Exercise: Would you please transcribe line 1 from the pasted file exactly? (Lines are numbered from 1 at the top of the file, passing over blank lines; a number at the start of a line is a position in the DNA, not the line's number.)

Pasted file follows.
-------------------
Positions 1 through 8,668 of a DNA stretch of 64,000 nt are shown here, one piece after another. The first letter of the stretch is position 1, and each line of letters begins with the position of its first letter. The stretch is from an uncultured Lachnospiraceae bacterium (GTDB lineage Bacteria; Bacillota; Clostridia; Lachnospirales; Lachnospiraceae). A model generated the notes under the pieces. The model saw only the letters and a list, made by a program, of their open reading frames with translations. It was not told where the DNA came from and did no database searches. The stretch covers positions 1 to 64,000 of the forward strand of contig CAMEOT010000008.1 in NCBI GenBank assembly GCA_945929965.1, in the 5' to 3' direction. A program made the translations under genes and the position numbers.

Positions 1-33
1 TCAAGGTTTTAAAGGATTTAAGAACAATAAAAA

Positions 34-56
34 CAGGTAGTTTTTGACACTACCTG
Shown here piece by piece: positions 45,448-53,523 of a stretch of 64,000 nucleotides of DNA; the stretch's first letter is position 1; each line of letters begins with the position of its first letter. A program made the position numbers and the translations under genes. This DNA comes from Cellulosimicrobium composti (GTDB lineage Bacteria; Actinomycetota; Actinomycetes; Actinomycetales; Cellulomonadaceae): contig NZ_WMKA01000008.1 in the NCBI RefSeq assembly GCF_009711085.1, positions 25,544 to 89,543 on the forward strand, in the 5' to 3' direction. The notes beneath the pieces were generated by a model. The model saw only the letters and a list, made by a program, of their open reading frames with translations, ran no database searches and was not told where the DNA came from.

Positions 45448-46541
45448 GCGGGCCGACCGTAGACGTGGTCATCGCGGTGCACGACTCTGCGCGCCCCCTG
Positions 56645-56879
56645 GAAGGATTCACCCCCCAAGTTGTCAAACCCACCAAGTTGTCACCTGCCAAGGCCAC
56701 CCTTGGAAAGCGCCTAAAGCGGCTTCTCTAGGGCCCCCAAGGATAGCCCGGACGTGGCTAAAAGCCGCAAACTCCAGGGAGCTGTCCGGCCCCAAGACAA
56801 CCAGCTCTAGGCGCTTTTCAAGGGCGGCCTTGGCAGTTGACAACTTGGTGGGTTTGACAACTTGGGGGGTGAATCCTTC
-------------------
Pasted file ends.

Positions 1 through 8,668 of a DNA stretch of 64,000 nt are shown here, one piece after another. The first letter of the stretch is position 1, and each line of letters begins with the position of its first letter. The stretch is from an uncultured Lachnospiraceae bacterium (GTDB lineage Bacteria; Bacillota; Clostridia; Lachnospirales; Lachnospiraceae). A model generated the notes under the pieces. The model saw only the letters and a list, made by a program, of their open reading frames with translations. It was not told where the DNA came from and did no database searches. The stretch covers positions 1 to 64,000 of the forward strand of contig CAMEOT010000008.1 in NCBI GenBank assembly GCA_945929965.1, in the 5' to 3' direction. A program made the translations under genes and the position numbers.